Thursday, 1 March 2007

Owling in the Rain

After the Snowy Owl incident I had decided to also show some good will and improve my relationship towards owls, trying to shift from non-existent to peaceful coexistence. More precisely, I came up with that idea, a little citizen science project:
I had planned to check (and count) as many of the conifers around Ann Arbor as possible and register all the owls I see, then use Google Earth to count all the conifers in Washtenaw County and calculate the total number of owls. Pretty smart, as you'll surely agree.
So while out hunting for groceries to the North of town today, I went to Deer Hill again, because that is a fabulous place for conifers and thus was bound to hold a fabulous amount of owls, especially with Long-eared Owls supposedly on the move.
I have - I must confess - encountered a slight problem with my little citizen science project: a total lack of owls. Well, on the one hand I don't mind having and easy go at doing the maths but then again, what good is using aerial photography to count all the conifers when there's no owls to include in the calculation?
So off I went to the bus and off I got at Deer Hill. Strangely, going to Deer Hill to look for owls sounded like such a good plan at the apartment, but now that I was outside, the part that made this plan look so good seemed to be missing. Maybe it had something to do with the sleet and icy rain that came down heavily, maybe with the fact that each time I looked up into a tree, the wind shook a gallon of icicles and water drops out of a branch and right into my face or maybe it was the fact that an owl's white-wash is so hard to spot in the snow, but I somehow had the impression I was in perfect harmony with the sky above in being not very bright standing out there in the rain and staring at empty trees.
OK, I have to back off a little here: I did find a Blue Jay and two squirrels and had two Mallards flying over and an American Crow nearby.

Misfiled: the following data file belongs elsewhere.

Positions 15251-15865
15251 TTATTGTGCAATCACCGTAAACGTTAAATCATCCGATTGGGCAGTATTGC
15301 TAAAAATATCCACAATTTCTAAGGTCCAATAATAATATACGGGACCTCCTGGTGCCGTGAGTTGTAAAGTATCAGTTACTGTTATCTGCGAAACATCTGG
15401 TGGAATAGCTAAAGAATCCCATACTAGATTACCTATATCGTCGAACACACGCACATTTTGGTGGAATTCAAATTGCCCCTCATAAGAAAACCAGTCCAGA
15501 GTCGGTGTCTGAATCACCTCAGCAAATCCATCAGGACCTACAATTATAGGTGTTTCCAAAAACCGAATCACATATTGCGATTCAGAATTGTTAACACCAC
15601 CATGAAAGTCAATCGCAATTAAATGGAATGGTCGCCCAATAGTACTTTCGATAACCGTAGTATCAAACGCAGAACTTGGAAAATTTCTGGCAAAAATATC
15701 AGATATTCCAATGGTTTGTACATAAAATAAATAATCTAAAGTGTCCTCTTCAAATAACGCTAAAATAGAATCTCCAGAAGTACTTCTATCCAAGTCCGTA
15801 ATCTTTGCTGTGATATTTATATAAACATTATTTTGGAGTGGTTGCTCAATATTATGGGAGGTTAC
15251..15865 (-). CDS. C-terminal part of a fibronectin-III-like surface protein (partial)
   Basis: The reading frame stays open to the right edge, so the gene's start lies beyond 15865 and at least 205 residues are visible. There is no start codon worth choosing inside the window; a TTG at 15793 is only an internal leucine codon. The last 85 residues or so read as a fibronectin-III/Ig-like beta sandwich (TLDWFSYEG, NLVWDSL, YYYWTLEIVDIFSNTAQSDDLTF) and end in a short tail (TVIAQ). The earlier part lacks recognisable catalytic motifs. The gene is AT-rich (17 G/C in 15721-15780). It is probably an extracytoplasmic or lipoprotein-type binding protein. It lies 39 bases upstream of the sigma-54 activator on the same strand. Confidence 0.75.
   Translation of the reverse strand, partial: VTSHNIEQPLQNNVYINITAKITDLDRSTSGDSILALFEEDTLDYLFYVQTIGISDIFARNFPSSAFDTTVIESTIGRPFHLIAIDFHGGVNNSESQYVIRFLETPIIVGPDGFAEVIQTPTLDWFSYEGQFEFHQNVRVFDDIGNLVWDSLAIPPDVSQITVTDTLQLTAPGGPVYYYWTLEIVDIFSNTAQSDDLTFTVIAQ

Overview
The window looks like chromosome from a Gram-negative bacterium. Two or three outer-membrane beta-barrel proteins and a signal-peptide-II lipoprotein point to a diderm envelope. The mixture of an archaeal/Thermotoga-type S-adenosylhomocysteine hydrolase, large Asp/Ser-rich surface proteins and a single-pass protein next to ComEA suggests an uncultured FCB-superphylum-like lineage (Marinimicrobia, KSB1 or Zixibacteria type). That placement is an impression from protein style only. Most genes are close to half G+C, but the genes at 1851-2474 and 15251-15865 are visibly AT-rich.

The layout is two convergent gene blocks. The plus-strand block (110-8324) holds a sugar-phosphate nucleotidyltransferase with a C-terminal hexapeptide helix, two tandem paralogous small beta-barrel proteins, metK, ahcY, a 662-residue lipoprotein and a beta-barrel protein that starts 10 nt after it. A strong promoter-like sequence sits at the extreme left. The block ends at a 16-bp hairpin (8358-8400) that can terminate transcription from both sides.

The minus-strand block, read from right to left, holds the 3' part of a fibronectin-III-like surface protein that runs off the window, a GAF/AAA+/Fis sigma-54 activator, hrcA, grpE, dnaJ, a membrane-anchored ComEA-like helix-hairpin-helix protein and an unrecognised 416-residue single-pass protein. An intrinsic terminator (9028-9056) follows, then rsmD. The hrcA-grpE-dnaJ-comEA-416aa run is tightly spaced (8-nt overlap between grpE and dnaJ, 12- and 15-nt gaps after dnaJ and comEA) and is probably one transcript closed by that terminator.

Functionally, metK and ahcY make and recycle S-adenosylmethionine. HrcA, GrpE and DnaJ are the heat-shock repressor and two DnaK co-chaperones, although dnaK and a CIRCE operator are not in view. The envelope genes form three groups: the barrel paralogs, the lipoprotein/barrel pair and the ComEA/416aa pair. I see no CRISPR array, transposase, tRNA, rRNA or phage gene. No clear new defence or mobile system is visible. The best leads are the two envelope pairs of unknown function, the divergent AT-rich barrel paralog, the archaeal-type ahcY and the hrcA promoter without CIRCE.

I eventually decided to forget about the owls and go for some groceries. They are much more dependable in their occurrence and easy to find as well, and their ecological attachment to heated malls was another advantage. I only wish Eastern Screech-Owls would feed on shredded cheddar.


Anonymous said...

you can still count the number of trees in Washtenaw county, and, from your number you checked, find an upper limit (suppose you were not lucky and the owl is on the next tree you were going to check) of the owl density

Is it not great? You can still learn about owls by NOT watching them!

Cant' wait for the spring....


Larry said...

Everyone has one of those days-I was fired up with a day off today and a pair of new hiking boots.-After a few blasts of arctic wind, I turned around and went out for breakfast instead.-I know how many trees are in Washtenaw County but unless you're a level 7 ,I can't divulge that information.

Jochen said...

What makes birding reach far beyond the realms of human comprehension is the fact that I still enjoyed those 15 minutes out in the snow and rain.
And I wouldn't even consider me completely insane.

Someone told me today where I might find a Screech Owl.
Ha, just some time off work is all I need, come rain or high water, that owl's mine!!
I might however give up on the one part of my citizen science project that was connected to counting trees, I have decided to count Sprague's Pipits in Michigan instead. Wait, if I started counting gras tufts and then calculated ...